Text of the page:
Friday, April 27, 2007

marriage and divorce

At times, I am reminded that marriage is such a leap of faith. I read things like this tidbit in the Star Tribune, written by the relationship reporter, Gail Rosenblum:
For years, I've covered the unmistakable churnings and changes in the American family -- from nuclear to blended, from closed to open to international adoptions, interfaith and intercultural marriage, paternity leave and at-home dads, grandparents raising grandchildren, adult children parenting their parents, GenXers opting out of legal unions, gay couples trying to opt in, and the remarkable reality of 70-, even 80-year wedding anniversaries.

All of it fascinated me. None of it affected me personally, or so I thought. The noise under our own roof began years ago, a low rumble we ignored effectively. Kids keep couples busy. Jobs keep couples busy. Societal and familial pressures keep couples busy, and married, too. But as building-better-marriage books and, later, books about a new kind of divorce calling for collaboration and co-parenting crossed my desk for review, I read them in a different light.

As our children grew older and the rumble grew to a roar, we panicked and leaped into a painful and painstaking search for answers to so many questions. Did we just suffer from lousy communication? Was our struggle acute and temporary, or chronic? As one therapist suggested, "Has the milk been out too long?" With no affairs, abuse or addiction to report, did we expect too much? Yet, how long can two good people run on emotional empty before somebody tries to fill up elsewhere? And what about our precious children?

Those who charge that couples like us take marriage vows too lightly, especially when kids are involved, are dead wrong. The reality of stepping out, of handing back the dream and, most horribly, destroying our children, threatened to undo us many times. In the end, we decided that staying was riskier than leaving. So we moved slowly forward, always with an eye on our kids.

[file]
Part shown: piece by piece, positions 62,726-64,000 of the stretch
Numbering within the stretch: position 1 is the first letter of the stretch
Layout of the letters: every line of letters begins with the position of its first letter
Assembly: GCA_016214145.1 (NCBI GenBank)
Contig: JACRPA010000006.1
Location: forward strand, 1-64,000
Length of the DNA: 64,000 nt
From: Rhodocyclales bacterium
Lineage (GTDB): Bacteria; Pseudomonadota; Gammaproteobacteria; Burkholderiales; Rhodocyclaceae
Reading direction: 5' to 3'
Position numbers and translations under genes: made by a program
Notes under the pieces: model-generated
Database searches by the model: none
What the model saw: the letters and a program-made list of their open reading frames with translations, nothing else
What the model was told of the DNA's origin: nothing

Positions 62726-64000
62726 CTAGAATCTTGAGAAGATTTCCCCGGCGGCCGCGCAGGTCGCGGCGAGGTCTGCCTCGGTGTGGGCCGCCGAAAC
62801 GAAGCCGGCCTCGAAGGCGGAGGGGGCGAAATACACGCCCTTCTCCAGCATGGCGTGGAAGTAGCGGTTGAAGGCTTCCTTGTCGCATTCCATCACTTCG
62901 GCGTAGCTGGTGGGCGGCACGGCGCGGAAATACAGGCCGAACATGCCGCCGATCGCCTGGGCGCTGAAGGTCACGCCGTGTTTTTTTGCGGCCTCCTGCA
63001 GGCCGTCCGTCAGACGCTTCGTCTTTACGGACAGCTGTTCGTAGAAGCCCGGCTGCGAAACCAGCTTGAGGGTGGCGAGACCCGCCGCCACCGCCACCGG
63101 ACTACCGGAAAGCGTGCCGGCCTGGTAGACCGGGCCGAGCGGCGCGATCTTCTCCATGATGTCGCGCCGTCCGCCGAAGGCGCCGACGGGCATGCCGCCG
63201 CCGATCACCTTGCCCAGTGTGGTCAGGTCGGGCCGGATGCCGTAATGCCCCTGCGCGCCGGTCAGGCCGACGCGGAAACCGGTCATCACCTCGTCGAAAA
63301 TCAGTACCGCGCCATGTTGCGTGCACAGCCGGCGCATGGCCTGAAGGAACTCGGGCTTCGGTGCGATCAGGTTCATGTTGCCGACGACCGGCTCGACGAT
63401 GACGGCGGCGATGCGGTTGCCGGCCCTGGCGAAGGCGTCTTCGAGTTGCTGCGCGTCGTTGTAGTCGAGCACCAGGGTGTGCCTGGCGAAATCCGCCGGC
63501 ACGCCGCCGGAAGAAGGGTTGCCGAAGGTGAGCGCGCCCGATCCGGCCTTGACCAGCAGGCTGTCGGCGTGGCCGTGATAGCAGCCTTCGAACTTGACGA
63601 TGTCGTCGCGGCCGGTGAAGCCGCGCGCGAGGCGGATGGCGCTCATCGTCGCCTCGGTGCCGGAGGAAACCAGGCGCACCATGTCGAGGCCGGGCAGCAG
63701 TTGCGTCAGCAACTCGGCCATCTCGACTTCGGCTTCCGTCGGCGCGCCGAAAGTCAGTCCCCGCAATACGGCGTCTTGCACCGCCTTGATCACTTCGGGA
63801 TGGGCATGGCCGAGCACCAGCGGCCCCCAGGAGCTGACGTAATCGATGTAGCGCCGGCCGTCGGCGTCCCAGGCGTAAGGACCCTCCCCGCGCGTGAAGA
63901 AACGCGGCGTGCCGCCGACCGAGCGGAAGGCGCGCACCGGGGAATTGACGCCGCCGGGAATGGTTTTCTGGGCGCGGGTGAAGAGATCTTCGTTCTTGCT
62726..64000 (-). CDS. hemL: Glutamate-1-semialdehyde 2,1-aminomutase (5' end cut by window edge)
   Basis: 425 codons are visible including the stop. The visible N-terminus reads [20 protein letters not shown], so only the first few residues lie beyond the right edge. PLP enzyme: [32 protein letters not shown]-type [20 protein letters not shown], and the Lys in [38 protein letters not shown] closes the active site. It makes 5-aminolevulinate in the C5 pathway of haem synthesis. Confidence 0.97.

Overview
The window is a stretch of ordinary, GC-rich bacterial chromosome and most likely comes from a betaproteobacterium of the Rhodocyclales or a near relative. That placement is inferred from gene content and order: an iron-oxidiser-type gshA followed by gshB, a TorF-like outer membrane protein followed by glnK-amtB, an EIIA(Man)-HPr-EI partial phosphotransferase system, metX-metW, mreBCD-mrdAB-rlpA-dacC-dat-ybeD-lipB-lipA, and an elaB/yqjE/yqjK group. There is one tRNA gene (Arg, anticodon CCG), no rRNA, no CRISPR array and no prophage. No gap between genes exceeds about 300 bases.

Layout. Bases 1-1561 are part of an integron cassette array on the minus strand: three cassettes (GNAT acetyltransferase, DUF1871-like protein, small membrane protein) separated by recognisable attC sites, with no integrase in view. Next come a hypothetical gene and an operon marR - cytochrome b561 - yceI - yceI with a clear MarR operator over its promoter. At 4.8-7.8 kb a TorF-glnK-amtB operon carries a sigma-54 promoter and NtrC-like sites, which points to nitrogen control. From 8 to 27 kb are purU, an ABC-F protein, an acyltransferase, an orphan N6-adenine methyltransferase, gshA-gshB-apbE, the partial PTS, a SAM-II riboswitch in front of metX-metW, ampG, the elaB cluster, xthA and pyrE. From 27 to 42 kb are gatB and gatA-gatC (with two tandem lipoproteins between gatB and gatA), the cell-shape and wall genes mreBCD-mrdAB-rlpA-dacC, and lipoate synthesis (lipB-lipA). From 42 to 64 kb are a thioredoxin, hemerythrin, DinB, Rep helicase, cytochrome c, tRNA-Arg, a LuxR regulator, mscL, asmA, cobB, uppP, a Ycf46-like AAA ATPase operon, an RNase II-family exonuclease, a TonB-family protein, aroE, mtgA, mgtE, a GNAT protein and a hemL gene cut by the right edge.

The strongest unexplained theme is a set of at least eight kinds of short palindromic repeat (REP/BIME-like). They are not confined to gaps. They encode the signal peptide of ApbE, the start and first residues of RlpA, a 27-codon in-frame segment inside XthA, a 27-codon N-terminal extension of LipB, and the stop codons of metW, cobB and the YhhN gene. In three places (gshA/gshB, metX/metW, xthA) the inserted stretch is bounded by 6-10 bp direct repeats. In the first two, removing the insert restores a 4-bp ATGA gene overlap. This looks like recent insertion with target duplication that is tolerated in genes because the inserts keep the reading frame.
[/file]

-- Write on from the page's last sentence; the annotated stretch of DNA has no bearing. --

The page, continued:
And then, last week, this, from the new book by Krista Tippett, host of NPR's Speaking of Faith:
Sometimes I have had a feeling — and I had this in my marriage to Michael — that God throws out the occasional wild card, almost a dare — try this if you will; I will bless it; it is rich with possibility; it will not be easy. And in the case of my marriage, Michael and I failed to carry it through to the end. We lost the dare. That might sound like I experience my marriage as a mistake, and that is most definitely not the case. Our amazing children are the best proof of the blessing, of the real sacrament, that grew from our marriage.
...
I am now divorced, a word I never thought would apply to me. I did not go into my marriage lightly, and it ended only after years of struggle to repair the brokenness between us. It ended with the end of hope, I suppose, and a conviction that God would not require me to live permanently with disrepair at the center of my life. These years onward, Michael and I have learned to honor and love each other practically as parents to our children.

Reading these experiences by two different women, I can't help wondering: What is it that makes or breaks a marriage? Why did these women's marriages break apart when people like my parents, who have certainly faced their share of hardships, are still together and going strong? I am sure few people ever enter marriage lightly, expecting it to end in divorce. Yet we all know the statistics. And sometimes, the people who end up getting divorced surprise me. A reporter I used to work with in Mississippi had what I imagined to be the perfect marriage, so I was shocked, totally, when I heard they had split. But we cannot know what goes on under the surface. Marriage works in mysterious ways.